College Drop-off Tips for the Concerned Parent


So it’s happening. After almost two decades, your kid is finally moving on to college. While helping them stock up on supplies and driving them a few miles away sounds easy enough, it’s not always that simple—and depending on a lot of factors, it can even be quite the emotionally charged ordeal. 


To help you get through dropping your kid off at college, here’s some well-meaning advice you can follow. 


Be present on the days coming up to the big move. This doesn’t mean hovering over them while they’re busy preparing for the things they will need once they move out, but it’s important that they know you’re just there for them in such a time in their livesNo matter how independent you’ve raised them, this will still probably be the first time they’ll actually be living apart from you—which means a lot of preparation not just for the material things they will need but also emotionally speaking. At least make sure they’re not at a complete loss at what they will need to have or how they should gear up for life as an undergraduate, and that they know that you’re just present for them when they need you. 


Be prepared for a long drive. Especially if your kid is going to a university in a different state, just be ready for a long drive. This means everything from keeping your ride in good condition, to researching about the best roadside restaurants to eat at and hotels to spend the night (for both your safety and comfort), to just spending some quality time with them. Some would be more comfortable not talking about being apart until the moment that they arrive at the college dorm, so be prepared to share some new stories—and hear some as wellon the road. You might even get to know one another more than you thought you already did.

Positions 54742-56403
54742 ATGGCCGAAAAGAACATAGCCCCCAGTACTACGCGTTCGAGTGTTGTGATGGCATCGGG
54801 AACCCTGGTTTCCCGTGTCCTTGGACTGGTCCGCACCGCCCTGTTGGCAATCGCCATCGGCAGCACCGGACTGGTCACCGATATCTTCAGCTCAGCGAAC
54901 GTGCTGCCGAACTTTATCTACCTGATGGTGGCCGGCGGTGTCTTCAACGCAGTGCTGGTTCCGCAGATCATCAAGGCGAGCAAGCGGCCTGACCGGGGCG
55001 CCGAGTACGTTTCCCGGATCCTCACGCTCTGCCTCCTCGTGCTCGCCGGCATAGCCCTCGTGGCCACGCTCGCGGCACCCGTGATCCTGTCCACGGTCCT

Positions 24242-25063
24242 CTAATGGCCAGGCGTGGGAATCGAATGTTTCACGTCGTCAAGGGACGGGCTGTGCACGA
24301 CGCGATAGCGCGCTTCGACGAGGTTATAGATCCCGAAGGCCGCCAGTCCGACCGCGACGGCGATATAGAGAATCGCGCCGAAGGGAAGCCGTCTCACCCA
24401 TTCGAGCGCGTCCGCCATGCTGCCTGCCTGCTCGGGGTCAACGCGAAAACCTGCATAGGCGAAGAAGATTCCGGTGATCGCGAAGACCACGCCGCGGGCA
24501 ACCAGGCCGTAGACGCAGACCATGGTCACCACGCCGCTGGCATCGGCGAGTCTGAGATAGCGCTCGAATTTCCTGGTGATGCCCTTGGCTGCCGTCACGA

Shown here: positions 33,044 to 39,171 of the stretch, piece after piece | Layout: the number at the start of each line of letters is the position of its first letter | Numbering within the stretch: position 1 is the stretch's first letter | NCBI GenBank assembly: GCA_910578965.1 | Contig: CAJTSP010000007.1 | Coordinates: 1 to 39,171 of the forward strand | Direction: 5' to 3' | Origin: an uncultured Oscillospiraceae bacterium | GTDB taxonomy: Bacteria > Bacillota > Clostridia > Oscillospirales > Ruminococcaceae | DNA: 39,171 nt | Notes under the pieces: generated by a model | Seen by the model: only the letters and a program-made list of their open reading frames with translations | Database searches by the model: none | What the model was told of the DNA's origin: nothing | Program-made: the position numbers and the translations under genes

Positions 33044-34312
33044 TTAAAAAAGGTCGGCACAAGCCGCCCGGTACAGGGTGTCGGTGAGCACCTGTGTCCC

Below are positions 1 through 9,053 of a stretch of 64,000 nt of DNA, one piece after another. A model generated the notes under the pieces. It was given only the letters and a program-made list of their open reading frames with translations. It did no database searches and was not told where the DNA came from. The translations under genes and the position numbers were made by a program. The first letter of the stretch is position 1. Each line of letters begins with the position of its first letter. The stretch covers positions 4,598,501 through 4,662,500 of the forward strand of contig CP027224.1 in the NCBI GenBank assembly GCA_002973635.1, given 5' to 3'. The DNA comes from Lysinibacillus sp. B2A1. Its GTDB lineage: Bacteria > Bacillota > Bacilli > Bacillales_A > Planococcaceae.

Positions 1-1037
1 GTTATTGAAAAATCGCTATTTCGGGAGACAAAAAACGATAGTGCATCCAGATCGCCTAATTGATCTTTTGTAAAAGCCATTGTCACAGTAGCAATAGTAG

Take advantage of 21st-century technology. Your kid won’t be in the next room anymore to tell you what they think of your outfit or to teach you how to set up that social media account. Before they leave, make sure they’ve already walked you through using FaceTime or Skype for when you get the blues and suddenly miss your baby—but this won’t happen unless you give them your guarantee that you wouldn’t be calling them 17 times a day just because you miss having them around, which goes without saying that you shouldn’t do. 


Let them do their thing. But of course, most importantly, give them the trust that they need to help them stand on their own feet. College is an inevitable part of their lives, and this is something they’d have to go through one way or another. It wouldn’t help to insist on spoiling them all the way; they’ll just end up unhealthily relying on your help when technically, they’re already adults in their own right. Just give them the support that they need, but make sure they’re still the ones steering the wheel in their own lives. 


So don’t be afraid to say goodbye to your kid, and let them say hello to this next exciting step in their young lives. 

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